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Using fMRI and machine learning to predict symptom improvement following cognitive behavioural therapy for psychosis

Research output: Contribution to journalArticle

Original languageEnglish
JournalNeuroImage: Clinical
Early online date10 Oct 2018
Publication statusE-pub ahead of print - 10 Oct 2018


King's Authors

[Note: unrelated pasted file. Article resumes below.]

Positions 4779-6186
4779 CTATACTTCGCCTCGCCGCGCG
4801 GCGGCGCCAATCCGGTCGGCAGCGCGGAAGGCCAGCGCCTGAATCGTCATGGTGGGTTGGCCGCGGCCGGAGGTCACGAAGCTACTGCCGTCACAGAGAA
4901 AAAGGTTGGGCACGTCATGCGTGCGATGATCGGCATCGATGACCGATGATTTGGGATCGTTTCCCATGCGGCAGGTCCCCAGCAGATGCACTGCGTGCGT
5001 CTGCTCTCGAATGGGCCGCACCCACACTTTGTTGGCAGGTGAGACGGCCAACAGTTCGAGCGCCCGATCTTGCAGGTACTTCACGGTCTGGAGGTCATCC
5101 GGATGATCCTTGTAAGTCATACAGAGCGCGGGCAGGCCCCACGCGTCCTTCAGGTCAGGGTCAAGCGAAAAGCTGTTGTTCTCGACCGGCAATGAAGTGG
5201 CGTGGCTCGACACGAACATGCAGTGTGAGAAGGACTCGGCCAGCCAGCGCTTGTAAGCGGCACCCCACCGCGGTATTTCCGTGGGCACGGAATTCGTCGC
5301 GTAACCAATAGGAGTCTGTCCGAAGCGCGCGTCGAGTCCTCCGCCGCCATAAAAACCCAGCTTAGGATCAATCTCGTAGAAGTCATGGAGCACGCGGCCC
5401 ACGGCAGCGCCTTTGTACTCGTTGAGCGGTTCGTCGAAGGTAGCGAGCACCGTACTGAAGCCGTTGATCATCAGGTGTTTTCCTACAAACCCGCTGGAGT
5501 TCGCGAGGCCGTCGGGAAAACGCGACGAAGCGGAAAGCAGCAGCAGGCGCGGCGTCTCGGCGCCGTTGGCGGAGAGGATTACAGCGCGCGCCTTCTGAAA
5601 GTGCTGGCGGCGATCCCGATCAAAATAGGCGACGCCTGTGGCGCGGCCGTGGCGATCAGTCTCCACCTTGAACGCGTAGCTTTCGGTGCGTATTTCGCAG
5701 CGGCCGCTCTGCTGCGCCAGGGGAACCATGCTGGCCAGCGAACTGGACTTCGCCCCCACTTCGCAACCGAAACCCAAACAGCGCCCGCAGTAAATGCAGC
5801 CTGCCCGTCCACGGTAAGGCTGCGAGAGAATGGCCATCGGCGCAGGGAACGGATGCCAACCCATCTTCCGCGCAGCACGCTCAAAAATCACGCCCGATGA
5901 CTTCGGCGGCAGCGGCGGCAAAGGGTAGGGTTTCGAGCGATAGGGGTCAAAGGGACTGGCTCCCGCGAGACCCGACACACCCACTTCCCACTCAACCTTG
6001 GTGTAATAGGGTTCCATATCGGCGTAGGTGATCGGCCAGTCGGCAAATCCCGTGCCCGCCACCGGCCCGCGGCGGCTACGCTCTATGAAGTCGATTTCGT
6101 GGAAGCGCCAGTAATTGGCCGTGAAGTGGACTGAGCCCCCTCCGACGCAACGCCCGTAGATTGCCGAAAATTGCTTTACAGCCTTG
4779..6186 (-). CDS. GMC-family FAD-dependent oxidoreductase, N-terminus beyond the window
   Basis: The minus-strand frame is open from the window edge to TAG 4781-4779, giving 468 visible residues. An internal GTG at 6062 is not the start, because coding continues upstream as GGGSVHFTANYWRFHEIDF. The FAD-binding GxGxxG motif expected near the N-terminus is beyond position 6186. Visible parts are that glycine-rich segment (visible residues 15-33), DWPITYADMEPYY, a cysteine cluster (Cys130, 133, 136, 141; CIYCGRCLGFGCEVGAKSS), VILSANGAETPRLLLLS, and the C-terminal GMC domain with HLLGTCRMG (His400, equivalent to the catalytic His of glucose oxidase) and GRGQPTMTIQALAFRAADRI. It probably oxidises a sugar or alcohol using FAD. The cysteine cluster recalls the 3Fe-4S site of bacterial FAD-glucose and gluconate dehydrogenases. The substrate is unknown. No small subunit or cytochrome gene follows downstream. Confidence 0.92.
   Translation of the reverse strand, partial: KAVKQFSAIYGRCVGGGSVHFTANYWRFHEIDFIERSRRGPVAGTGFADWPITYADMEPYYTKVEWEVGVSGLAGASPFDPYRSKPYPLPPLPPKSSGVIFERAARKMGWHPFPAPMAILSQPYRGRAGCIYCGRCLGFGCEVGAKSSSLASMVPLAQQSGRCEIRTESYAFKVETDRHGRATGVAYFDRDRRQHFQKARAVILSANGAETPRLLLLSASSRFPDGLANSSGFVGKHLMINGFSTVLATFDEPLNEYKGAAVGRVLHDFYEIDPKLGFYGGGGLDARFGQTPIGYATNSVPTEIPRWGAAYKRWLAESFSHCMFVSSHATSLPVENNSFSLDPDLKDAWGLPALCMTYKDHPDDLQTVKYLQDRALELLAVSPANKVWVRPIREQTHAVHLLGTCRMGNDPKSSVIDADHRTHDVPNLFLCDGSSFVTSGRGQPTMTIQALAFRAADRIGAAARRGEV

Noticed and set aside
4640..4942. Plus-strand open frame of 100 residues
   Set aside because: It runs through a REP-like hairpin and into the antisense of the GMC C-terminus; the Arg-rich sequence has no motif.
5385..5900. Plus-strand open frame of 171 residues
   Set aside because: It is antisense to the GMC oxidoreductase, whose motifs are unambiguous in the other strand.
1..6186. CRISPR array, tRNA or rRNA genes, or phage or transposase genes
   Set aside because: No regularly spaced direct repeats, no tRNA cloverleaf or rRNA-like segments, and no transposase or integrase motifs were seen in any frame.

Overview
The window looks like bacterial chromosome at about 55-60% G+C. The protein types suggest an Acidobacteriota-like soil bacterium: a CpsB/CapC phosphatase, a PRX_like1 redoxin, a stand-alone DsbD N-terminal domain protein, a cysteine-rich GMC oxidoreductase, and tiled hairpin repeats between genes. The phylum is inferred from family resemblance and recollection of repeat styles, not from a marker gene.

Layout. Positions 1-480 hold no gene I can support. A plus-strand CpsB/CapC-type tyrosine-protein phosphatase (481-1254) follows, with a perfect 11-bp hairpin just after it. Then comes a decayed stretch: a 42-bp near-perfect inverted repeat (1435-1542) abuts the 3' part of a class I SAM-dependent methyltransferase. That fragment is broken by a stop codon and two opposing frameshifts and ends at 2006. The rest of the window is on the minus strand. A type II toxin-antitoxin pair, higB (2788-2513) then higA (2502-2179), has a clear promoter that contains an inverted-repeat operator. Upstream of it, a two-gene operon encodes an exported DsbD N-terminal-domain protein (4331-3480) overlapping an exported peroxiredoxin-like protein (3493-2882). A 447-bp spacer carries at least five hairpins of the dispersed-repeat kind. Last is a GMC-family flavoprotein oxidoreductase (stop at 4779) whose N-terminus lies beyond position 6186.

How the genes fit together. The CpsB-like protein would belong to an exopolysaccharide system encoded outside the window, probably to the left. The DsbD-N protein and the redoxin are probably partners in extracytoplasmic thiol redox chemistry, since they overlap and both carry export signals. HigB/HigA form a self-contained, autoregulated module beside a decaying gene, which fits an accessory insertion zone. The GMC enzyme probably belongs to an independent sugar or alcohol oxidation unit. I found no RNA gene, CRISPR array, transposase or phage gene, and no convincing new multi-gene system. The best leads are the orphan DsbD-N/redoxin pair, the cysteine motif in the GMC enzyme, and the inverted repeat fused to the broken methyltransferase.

Cognitive behavioural therapy for psychosis (CBTp) involves helping patients to understand and reframe threatening appraisals of their psychotic experiences to reduce distress and increase functioning. Whilst CBTp is effective for many, it is not effective for all patients and the factors predicting a good outcome remain poorly understood. Machine learning is a powerful approach that allows new predictors to be identified in a data-driven way, which can inform understanding of the mechanisms underlying therapeutic interventions, and ultimately make predictions about symptom improvement at the individual patient level. Thirty-eight patients with a diagnosis of schizophrenia completed a social affect task during functional MRI. Multivariate pattern analysis assessed whether treatment response in those receiving CBTp (n = 22) could be predicted by pre-therapy neural responses to facial affect that was either threat-related (ambiguous ‘neutral’ faces perceived as threatening in psychosis, in addition to angry and fearful faces) or prosocial (happy faces). The models predicted improvement in psychotic (r = 0.63, p = 0.003) and affective (r = 0.31, p = 0.05) symptoms following CBTp, but not in the treatment-as-usual group (n = 16). Psychotic symptom improvement was predicted by neural responses to threat-related affect across sensorimotor and frontal-limbic regions, whereas affective symptom improvement was predicted by neural responses to fearful faces only as well as prosocial affect across sensorimotor and frontal regions. These findings suggest that CBTp most likely improves psychotic and affective symptoms in those endorsing more threatening appraisals and mood-congruent processing biases, respectively, which are explored and reframed as part of the therapy. This study improves our understanding of the neurobiology of treatment response and provides a foundation that will hopefully lead to greater precision and tailoring of the interventions offered to patients.

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